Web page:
Diversity & Inclusion
DEI / Events / Pittsburgh / Women in tech

Women leave tech careers faster than men. RedChairPGH wants to help them stay

Board chairs Julia Poepping and Lou Camerlengo say the nonprofit's annual #sitwithme event is held to understand why women leave tech, and how to support those who remain in the field.

Red chairs. (Pexels/cottonbro studio)

For most people, October means the beginning of fall and the buildup for Halloween. But before costumes, candy apples and Fright Night at Kennywood, for others in Pittsburgh, the month also means a time to honor women in tech — and to think of ways to keep women from leaving the field altogether.

As of 2023, the nationally focused WomenTech Network found that women hold just 28% of all jobs in computer and mathematical occupations, and 15.9% of jobs in engineering and architecture occupations. In Pittsburgh, women account for around 28% of computer and information systems managers and 8% of architectural and engineering managers, according to Technical.ly’s Tech Economy Dashboard, which features proprietary data sourced by Lightcast.

Enter RedChairPGH, a nonprofit that acts as a network for Pittsburghers who are committed to creating gender equality in the tech sector.

On Oct. 5, the local org is hosting its ninth annual RedChairPGH #sitwithme event. Those who venture to the BNY Mellon Innovation Center that night can expect to find networking, as well as programming centered on increasing the number of women in tech, avoiding burnout, and caring for your overall well-being.

#SitWithMe’s 2022 event. (Courtesy RedChairPGH)

According to RedChairPGH board chairs Julia Poepping and Lou Camerlengo, the event was partially inspired by the National Center for Women in Technology’s (NCWIT) research in equity in tech. During its Sit With Me advocacy campaign focusing on why so many women wind up leaving the field, NCWIT called on its fellow tech worker-focused orgs to host events to support women in the tech industry.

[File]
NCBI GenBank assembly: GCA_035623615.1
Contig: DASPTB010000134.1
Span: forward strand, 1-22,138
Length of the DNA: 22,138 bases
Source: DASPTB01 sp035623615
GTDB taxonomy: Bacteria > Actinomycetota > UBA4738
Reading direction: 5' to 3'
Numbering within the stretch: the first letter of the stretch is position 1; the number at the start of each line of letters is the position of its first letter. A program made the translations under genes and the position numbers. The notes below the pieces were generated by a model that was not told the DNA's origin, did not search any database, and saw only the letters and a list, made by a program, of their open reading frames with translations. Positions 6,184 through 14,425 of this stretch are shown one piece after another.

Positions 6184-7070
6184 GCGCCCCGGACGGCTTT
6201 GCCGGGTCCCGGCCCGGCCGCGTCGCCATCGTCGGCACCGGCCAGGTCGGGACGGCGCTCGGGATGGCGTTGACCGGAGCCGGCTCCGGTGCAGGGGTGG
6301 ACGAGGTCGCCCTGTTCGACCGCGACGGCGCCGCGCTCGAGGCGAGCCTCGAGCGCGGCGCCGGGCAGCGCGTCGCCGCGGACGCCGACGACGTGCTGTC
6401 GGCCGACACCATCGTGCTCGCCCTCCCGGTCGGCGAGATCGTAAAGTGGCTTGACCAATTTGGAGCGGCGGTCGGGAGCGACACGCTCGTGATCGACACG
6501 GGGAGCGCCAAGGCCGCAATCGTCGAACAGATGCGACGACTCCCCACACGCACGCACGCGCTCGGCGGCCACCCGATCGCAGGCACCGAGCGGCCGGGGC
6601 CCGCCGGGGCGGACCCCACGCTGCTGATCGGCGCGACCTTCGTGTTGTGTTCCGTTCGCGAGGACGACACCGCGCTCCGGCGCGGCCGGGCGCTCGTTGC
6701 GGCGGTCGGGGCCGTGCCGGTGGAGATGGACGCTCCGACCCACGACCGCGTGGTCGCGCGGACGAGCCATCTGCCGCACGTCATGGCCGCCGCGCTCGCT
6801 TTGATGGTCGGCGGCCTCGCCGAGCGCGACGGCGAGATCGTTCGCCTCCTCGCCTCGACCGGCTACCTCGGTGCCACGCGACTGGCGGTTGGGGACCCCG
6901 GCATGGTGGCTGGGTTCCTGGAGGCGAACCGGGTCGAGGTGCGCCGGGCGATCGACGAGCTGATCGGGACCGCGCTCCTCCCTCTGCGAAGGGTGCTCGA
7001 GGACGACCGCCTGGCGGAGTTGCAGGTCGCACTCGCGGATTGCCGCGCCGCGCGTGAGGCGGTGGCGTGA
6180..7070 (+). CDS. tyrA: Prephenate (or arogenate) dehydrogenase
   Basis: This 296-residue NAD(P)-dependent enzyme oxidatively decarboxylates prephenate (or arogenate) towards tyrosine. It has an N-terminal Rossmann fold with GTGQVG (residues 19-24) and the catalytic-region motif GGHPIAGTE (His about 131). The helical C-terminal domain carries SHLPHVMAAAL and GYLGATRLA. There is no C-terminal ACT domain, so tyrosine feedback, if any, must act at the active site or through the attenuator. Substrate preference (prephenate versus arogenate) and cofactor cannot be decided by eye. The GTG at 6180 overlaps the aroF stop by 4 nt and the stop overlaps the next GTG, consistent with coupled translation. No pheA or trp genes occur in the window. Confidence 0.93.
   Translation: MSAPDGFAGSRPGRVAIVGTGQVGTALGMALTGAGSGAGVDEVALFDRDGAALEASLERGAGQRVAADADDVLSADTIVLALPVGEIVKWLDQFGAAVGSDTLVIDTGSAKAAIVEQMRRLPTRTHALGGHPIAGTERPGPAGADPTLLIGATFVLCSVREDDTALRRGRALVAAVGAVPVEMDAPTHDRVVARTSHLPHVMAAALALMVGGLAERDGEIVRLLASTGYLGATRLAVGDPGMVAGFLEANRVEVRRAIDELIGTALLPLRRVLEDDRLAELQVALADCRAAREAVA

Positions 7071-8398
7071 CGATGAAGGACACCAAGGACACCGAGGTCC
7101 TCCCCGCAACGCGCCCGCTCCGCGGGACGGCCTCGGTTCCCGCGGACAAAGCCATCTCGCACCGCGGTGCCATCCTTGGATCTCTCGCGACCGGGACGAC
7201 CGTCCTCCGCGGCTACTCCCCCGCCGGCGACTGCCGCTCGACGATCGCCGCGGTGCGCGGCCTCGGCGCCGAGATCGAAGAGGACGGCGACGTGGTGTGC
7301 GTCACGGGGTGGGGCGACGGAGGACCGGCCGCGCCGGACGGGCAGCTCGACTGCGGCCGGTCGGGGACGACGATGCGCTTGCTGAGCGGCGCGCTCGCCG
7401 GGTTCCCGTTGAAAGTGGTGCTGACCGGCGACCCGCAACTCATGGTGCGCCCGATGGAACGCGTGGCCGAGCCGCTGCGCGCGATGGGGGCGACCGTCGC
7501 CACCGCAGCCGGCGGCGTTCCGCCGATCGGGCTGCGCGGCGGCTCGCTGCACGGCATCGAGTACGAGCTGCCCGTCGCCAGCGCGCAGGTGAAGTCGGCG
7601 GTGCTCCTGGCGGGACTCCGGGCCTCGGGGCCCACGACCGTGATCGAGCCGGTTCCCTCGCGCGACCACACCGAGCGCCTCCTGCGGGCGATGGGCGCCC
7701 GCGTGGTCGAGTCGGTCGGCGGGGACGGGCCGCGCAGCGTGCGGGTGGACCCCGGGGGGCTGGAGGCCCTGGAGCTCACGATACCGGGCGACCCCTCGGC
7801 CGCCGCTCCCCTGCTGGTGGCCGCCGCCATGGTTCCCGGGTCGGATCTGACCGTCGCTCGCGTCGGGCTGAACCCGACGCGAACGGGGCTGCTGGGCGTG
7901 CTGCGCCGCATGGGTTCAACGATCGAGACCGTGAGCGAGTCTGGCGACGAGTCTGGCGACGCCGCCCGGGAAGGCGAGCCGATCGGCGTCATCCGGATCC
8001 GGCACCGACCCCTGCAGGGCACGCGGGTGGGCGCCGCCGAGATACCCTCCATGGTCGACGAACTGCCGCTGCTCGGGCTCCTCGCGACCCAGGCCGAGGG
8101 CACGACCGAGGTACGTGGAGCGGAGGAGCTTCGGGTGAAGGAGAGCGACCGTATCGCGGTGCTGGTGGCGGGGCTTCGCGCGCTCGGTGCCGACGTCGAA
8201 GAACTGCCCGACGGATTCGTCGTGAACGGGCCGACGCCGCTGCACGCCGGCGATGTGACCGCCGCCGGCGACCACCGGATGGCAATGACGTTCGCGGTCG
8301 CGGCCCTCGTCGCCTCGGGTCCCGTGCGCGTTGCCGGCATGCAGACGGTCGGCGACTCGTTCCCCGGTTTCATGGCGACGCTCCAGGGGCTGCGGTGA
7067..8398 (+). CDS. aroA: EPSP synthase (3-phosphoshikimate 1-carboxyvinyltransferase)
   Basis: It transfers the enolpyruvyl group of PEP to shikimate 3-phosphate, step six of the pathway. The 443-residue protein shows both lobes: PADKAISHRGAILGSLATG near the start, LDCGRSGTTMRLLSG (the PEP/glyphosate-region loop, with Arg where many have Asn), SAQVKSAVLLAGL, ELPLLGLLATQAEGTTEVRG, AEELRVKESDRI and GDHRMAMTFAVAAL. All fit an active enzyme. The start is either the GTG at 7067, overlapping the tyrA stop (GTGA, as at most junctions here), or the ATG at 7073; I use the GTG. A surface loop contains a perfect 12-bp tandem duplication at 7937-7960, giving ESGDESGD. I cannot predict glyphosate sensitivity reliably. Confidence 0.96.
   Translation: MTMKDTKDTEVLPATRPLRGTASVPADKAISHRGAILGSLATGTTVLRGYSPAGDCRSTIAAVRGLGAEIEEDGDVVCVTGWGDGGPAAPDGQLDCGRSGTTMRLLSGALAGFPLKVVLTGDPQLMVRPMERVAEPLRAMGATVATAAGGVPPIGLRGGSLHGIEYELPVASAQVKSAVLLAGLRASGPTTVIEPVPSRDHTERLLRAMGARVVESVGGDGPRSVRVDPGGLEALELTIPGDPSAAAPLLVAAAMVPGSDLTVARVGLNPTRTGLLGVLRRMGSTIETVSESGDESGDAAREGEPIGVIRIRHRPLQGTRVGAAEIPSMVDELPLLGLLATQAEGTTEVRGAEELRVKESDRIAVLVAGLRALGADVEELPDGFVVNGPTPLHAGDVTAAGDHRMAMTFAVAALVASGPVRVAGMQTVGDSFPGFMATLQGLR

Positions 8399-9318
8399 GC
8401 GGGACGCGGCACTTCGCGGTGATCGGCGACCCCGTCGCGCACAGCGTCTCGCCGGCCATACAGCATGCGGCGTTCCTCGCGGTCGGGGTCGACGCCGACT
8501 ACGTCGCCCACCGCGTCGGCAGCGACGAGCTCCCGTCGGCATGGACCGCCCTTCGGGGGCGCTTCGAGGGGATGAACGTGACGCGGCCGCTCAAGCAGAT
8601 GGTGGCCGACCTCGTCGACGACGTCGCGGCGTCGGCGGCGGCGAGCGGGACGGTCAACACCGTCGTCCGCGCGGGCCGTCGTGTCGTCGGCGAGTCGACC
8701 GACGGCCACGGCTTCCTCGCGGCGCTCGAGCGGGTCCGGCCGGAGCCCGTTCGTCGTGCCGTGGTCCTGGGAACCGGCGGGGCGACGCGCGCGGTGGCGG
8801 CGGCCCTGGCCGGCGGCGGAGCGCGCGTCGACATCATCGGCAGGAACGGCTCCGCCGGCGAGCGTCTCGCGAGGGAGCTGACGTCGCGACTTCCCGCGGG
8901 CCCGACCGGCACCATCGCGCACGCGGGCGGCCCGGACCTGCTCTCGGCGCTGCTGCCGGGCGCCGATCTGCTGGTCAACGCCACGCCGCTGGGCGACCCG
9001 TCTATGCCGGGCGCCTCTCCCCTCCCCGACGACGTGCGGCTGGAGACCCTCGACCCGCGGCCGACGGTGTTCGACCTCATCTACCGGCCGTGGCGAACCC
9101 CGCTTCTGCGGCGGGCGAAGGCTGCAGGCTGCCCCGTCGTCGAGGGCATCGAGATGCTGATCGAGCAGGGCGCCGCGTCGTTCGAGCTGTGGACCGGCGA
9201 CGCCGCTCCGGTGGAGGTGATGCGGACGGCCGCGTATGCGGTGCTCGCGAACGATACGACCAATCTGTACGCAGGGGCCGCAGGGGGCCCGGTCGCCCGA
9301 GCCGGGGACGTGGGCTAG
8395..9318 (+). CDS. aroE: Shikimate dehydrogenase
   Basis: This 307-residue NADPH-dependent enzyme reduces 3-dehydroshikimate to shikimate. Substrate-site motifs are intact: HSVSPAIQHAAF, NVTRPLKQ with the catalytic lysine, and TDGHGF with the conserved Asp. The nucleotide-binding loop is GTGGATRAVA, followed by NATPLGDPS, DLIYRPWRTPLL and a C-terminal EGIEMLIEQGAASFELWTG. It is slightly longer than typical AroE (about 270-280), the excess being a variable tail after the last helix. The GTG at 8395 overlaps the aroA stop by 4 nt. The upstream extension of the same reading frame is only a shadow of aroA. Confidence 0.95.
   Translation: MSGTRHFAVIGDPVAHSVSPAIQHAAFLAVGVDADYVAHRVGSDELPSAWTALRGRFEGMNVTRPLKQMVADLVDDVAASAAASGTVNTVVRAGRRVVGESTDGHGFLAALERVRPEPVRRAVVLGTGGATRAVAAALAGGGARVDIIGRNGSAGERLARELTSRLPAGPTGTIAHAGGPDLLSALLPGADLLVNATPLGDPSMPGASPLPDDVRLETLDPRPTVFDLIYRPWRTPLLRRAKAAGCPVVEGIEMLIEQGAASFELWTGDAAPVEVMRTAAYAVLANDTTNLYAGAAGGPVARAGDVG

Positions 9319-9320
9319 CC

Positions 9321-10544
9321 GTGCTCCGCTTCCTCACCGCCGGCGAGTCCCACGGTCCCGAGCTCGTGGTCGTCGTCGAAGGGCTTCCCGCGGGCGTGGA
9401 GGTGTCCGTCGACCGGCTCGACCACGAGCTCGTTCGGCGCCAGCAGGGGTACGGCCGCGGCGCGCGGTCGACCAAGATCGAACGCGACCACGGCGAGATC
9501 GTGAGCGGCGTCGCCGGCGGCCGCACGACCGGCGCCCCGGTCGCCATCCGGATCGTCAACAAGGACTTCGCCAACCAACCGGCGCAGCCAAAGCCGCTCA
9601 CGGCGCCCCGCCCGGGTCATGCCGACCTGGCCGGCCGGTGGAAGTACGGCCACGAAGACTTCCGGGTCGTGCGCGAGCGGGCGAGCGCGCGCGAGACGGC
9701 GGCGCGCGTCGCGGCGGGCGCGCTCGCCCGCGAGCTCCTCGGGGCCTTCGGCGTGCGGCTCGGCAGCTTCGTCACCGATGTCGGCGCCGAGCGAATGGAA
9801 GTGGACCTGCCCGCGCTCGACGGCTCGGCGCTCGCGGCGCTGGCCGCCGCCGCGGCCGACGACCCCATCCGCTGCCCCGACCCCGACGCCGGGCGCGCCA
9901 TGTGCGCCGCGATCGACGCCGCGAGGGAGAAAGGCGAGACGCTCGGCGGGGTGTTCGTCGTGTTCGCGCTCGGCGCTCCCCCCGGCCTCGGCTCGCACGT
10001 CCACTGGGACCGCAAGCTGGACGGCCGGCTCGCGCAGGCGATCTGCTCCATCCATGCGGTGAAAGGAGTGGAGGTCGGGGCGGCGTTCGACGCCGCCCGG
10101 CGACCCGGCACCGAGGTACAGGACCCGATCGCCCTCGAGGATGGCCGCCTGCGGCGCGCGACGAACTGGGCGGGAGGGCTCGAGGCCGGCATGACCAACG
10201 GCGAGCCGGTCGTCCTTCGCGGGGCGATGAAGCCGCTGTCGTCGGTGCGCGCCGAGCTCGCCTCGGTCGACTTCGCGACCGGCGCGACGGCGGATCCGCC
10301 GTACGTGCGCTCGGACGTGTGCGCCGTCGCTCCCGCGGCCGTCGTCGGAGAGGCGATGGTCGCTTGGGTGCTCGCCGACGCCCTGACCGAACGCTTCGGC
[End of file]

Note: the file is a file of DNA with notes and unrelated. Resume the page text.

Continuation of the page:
“NCWIT, through their research, discovered that women leave tech careers mid-career at twice the rate of men,” Poepping told Technical.ly. “The idea was that we go through all this programming to get girls to code and women in STEM [and] get women into computer science. But, they get into the workplace, and they’re still in the minority, and then they leave. What is going on?”

Poepping, who was a member of a women’s networking group with the Pittsburgh Tech Council at the time, asked for assistance, which led to the very first #sitwithme event being held at the University of Pittsburgh in 2015. When the event was a resounding success, Poepping said, more people were interested in becoming involved.

“People were really energized and said, ‘Oh, I want to be involved with this,’ and because there was so much energy and positive passion around this, we said, well, let’s do it again,” Poepping said.

In 2020, the event had to be held on Zoom due to the COVID-19 pandemic. Still, outside of the event itself, RedChairPGH tries to find ways to support women in tech. The latest includes a scholarship program for leadership development programs for mid-career women in tech. Over 20 women have gotten scholarships so far, Poepping and Camerlengo said.

When it comes to the event next month, the board chairs encourage Pittsburghers to come not only for the dinner, but the programming that goes with it.

“It’s more about a kind of self-development than it is specifically related to, you know, technology specifically,” Camerlengo said. “The idea is to give women as many tools as possible to help them in their career.”

Atiya Irvin-Mitchell is a 2022-2024 corps member for Report for America, an initiative of The Groundtruth Project that pairs young journalists with local newsrooms. This position is supported by the Heinz Endowments.

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